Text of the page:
Want context-sensitive business rules? It doesn’t necessarily work the way you think it might. Let’s take an example: A client must have a physical address. That’s the rule; it just says what it says.
Separately from the rule itself, several things can be specified:
How strictly the rule is to be enforced. Such specification might be: ‘strictly enforced’, ‘override with prior authorization’, ‘override with explanation’, ‘guideline’, etc.
What response and/or message is appropriate when the rule is violated.
Both things can be specified to be context-dependent. Back to the example:
Suppose the rule is violated in signing up as a member of a website. The enforcement level might be “guideline” and the response might be “We encourage you to provide this information so that we may serve you better in the future.”
Suppose the rule is violated in placing an order. The enforcement level might be “strictly enforced” and the response might be “We’re sorry. But we need your address to send you this order.”
In a recent discussion on social media I was explaining what I thought would make a business architecture smart. Tom Graves replied that he wasn’t sure what made one smart, but that he did know what makes one dumb. His criteria …
rigid rule-based boundaries.
over-reliance on rigid true/false rules.
attempts to implement most or all of that architecture through automated ‘business-rules engines’ that can only work with rigid true/false rules.
He went on to say that these criteria suggest that “a first requirement for a smart business-architecture is that it go beyond all these mistakes.”Tom’s emphasis on ‘true/false’ rules needs to be carefully qualified. After all, you do want the internal workings of a rule engine to be based on formal logic. I believe what he really means is an approach that allows no shades of gray with respect to nuanced enforcement of business rules. On that point I hardily agree.In addition, Tom got me to agree with him on two major points about the current state of the industry. In his words …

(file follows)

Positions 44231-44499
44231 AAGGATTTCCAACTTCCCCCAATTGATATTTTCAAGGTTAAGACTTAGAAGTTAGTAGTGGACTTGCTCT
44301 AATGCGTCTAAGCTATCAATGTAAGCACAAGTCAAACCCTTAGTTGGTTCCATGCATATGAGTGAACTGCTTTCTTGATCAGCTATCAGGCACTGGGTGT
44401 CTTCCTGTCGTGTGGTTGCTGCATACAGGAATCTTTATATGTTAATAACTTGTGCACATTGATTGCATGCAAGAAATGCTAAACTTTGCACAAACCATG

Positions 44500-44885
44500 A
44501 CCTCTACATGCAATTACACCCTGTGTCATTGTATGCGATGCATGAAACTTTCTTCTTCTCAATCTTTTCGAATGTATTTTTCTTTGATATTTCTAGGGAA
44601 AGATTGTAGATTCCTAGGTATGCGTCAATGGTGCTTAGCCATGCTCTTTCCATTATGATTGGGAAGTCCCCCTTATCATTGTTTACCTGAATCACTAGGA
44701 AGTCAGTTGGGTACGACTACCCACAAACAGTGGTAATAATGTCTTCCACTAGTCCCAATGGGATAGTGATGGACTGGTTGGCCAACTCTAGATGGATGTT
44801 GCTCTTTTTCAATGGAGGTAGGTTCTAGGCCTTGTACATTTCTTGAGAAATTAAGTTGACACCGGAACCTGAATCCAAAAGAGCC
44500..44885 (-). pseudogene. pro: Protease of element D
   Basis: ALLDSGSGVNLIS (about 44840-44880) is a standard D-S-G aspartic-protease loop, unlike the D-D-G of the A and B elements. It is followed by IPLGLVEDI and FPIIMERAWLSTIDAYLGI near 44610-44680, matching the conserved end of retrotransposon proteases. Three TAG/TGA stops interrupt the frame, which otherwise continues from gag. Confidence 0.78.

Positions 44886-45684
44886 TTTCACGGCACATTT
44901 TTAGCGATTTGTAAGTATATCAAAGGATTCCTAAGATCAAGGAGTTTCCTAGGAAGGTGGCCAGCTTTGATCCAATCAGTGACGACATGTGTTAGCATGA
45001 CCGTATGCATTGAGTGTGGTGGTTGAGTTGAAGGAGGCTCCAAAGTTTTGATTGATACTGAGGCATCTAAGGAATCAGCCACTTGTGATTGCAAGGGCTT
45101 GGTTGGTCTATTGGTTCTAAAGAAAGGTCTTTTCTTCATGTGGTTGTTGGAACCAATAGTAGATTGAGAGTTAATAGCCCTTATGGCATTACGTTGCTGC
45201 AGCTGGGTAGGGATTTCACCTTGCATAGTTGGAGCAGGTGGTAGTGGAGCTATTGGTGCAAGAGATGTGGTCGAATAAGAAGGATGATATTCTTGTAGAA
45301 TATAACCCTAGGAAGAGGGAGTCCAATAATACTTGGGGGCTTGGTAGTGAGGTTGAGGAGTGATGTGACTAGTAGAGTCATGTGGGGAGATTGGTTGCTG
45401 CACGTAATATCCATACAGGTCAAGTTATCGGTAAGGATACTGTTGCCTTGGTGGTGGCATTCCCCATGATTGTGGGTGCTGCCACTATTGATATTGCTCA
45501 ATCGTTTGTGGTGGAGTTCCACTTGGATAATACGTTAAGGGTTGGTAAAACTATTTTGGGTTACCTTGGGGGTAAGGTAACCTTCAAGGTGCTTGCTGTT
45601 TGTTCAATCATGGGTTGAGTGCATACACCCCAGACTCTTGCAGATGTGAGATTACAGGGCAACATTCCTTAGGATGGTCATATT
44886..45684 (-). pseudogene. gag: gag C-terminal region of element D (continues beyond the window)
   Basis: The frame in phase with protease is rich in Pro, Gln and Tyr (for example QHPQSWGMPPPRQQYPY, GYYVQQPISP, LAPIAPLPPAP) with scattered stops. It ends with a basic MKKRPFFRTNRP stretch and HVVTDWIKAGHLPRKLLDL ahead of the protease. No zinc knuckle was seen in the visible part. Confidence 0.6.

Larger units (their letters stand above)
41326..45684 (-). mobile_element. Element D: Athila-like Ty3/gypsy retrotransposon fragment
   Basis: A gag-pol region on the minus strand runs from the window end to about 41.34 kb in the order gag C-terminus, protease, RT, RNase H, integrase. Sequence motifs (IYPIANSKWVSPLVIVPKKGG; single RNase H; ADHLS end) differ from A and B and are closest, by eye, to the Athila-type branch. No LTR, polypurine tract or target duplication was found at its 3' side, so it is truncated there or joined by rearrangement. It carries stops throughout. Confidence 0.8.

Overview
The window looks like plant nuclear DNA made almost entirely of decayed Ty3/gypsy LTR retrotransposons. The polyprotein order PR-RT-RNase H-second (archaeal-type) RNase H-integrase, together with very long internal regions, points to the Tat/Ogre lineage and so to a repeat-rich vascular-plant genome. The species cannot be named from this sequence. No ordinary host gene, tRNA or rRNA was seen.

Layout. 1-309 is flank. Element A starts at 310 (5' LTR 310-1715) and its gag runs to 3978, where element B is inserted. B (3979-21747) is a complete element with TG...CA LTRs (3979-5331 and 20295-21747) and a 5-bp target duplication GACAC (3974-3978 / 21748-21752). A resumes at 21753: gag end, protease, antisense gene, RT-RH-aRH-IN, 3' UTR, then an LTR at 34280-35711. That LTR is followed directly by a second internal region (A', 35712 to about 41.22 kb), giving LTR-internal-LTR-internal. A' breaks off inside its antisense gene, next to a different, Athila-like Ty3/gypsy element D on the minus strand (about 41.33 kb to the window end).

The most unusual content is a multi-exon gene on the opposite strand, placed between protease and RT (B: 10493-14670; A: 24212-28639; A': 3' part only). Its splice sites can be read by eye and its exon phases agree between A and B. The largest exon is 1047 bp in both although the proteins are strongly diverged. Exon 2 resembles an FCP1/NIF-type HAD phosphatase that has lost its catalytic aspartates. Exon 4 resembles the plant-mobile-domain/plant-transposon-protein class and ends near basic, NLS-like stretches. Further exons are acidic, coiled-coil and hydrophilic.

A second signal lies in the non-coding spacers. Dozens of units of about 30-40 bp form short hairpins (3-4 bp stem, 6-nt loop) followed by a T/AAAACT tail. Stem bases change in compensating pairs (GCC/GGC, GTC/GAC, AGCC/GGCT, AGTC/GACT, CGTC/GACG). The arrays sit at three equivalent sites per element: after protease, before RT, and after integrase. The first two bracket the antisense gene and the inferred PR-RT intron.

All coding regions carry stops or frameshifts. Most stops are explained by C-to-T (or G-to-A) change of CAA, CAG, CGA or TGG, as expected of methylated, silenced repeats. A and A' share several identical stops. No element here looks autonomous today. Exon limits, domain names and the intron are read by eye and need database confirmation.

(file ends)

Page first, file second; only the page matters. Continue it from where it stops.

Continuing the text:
1. The quest for ‘certainty’ in an inherently-uncertain world is futile. Rules of all kinds exist to help human thinking and human judgment, not to act as a substitute for it.
2. The software vendors … are frankly not far short of committing fraud with many of the claims they make as to the efficacy and validity of their ‘business-rules engines’.
The term business rule unfortunately has been hijacked by software vendors to mean something very different from the original concept. For example, production rules (the basis for the majority of current product offerings) are not business rules. Full stop.This distorted view of business rule needs to be rectified. Don’t let yourself be sucked into it! For real business rules there are three (optional) supplemental specifications for each business rule statement:
(1) level of enforcement
(2) violation (breach) response
(3) violation (breach) message.
It is through these specifications that the richness of behavioral coordination can arise.
Production rules (also called productions) can be used to implement business rules, but are not business rules per se. Production rules typically provide support for action selection, which results in non-declarative statements. According to Wikipedia, a production rule system (essentially, an expert system) is …
a computer program typically used to provide some form of artificial intelligence, which consists primarily of a set of rules about behavior
Production rule systems are a class of platform whose rule format and operation are aimed toward developers. According to Wikipedia:
“A production system provides the mechanism necessary to execute productions in order to achieve some goal for the system. Productions consist of two parts: a sensory precondition (or ‘IF’ statement) and an action (or ‘THEN’). If a production’s precondition matches the current state of the world, then the production is said to be triggered. If a production’s action is executed, it is said to have fired.”
What should happen when a business rule is broken? As discussed in this post, Business Analysts should answer three questions:
How strictly should the business rule be enforced?
What message is appropriate?
What response is needed?
Developing a friendly, secure business solution requires overt answers to these questions for at least a subset of business rules. (As explained later, defaults can be assumed for the others.) It should also be possible to easily change or evolve the answers (including defaults) after deployment of the business rules, thus permitting the business capability to become incrementally smarter.The goal is context-dependent, pinpoint reaction to breaches in real-time. Addressing breaches intelligently is key to creating friendly, agile, secure business solutions, ones that can evolve rapidly in day-to-day operation.Breach Question 1. Enforcement LevelHow strictly should a behavioral rule be enforced?Example …